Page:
For many months, it seemed as if Maryland was off on a small island as it took steps to ready for national health care reform. In fact, almost immediately after President Barack Obama signed the health care law on March 24, 2010, the state began preparations, at Gov. Martin O’Malley’s direction.
Some critics and skeptics said Maryland should slow down. Largely Republicans, they said that Democratic state officials were racing ahead with health care reform in blind support of Obama’s plan. They argued that the state should wait to see what the U.S. Supreme Court, which was weighing the fate of the federal law, would rule.
Last week, the nation’s high court, in a 5-4 decision, upheld almost all of the Patient Protection and Affordable Care Act.
A key component of the act requires states to establish a health benefit exchange, to be operational by Jan. 1, 2014. The exchanges are to offer consumers a choice of plans, set up rules regarding offerings and pricing and serve up information so consumers could make wiser decisions about their health care options.
In the 2011 General Assembly session, lawmakers mandated the Maryland Health Benefit Exchange. Lt. Gov. Anthony G. Brown championed establishment of the exchange. Four advisory committees were charged with making recommendations to the legislature by the end of 2011 on what plans should be offered outside the exchange, how much choice employees should have, user and licensing fees, how to make it self-sustaining by 2015 and how to prevent waste.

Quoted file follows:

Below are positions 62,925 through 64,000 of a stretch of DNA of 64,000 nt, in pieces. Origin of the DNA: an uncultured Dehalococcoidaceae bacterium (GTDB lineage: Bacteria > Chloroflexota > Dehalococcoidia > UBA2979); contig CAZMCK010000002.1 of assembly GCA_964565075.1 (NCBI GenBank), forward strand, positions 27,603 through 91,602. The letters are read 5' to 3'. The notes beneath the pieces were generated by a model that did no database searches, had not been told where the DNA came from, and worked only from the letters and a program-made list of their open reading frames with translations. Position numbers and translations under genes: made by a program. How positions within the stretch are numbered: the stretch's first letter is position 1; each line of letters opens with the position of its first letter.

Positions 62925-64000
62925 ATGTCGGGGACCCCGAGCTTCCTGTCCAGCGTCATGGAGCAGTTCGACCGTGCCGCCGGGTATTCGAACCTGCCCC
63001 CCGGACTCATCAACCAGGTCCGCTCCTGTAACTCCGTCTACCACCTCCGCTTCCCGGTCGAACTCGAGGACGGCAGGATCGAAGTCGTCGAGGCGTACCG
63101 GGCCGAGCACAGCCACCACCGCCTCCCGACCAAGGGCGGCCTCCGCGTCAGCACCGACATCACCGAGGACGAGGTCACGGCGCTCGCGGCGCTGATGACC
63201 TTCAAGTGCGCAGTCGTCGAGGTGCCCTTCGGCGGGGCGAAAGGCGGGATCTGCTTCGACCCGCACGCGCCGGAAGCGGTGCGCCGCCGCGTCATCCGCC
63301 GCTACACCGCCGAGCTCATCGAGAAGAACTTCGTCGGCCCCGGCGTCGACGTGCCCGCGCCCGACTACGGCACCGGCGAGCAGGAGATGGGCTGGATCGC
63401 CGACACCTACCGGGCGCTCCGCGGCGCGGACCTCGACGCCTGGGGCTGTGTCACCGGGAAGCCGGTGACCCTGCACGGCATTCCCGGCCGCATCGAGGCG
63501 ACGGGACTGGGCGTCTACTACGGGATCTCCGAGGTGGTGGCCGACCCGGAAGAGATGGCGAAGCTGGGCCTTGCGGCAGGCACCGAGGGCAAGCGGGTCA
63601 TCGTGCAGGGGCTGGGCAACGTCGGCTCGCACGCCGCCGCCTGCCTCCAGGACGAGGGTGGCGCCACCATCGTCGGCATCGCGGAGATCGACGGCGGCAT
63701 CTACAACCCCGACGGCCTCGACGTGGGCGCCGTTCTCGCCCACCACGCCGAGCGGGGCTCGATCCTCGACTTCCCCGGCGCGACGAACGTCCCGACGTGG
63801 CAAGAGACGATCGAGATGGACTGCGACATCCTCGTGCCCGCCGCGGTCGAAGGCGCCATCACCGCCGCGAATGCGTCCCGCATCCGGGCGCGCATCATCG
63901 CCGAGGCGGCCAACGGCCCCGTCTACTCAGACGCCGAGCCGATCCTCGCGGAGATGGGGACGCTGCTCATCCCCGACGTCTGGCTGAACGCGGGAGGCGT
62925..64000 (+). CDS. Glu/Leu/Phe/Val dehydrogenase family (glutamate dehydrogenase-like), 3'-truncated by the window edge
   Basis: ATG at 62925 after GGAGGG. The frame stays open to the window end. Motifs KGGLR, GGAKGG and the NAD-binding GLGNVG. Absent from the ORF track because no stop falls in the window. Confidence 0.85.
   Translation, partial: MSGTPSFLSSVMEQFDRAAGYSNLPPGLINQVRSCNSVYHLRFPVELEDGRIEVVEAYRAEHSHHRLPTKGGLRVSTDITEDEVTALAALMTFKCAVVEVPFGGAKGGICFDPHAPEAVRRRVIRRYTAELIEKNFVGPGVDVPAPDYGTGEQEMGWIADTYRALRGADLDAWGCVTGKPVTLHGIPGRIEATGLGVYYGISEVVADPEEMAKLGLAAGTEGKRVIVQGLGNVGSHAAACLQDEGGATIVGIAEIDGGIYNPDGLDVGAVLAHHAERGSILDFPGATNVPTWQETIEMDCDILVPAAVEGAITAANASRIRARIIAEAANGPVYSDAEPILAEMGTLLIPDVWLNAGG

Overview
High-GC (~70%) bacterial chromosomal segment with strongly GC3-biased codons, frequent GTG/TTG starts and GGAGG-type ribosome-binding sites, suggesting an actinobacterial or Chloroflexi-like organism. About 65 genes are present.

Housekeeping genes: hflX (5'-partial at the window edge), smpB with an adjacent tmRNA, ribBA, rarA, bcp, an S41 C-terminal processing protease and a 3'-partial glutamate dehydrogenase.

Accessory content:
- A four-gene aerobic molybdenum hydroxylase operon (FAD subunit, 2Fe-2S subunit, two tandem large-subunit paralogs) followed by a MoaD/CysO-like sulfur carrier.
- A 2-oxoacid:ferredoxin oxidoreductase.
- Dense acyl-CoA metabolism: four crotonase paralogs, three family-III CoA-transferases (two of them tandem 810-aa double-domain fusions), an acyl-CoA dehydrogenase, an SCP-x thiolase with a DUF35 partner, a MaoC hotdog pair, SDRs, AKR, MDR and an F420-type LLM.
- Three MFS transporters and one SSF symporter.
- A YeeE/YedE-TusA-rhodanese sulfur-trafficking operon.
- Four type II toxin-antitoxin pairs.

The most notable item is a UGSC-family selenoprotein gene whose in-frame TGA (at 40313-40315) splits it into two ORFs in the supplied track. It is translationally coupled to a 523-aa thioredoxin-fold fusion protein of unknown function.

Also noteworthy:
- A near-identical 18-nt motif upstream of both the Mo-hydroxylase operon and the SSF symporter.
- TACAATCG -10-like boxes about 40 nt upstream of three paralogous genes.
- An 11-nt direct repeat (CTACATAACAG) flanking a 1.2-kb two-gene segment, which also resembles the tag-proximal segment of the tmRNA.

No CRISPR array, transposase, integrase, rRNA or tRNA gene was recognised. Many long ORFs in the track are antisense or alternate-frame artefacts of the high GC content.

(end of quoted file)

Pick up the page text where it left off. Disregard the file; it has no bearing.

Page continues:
This past May, O’Malley signed the Health Benefit Exchange Act of 2012 into law. Officials expect the state’s exchange to provide health care access to more than 146,000 people when it begins operating. Eventually, they hope that more than 350,000 Marylanders will be covered. Under the plan, which remains a work in progress, individuals and small businesses will take part in a single marketplace. “Navigator” programs will be formed to make it easier for people without health insurance to determine whether they qualify for plans and to move from one plan to another. The Maryland Health Care Reform Coordinating Council is required to choose the state’s benchmark for plans in the exchange.
In contrast to Maryland’s lockstep adoption of federal health care reform, officials in a number of states, including neighboring Virginia, dragged their feet. They hoped that the court would overturn the law. Now, those states are scrambling to draft their plans or face having to adopt a federal health exchange model.
Some die-hard opponents of so-called ObamaCare still hold out hope that Republicans in Congress or Mitt Romney, if elected president, will succeed in getting rid of at least elements of health care reform.
Whether they got lucky or were prescient, Maryland officials — from the governor on down — were prudent in pressing ahead with the state’s portion of health care reform.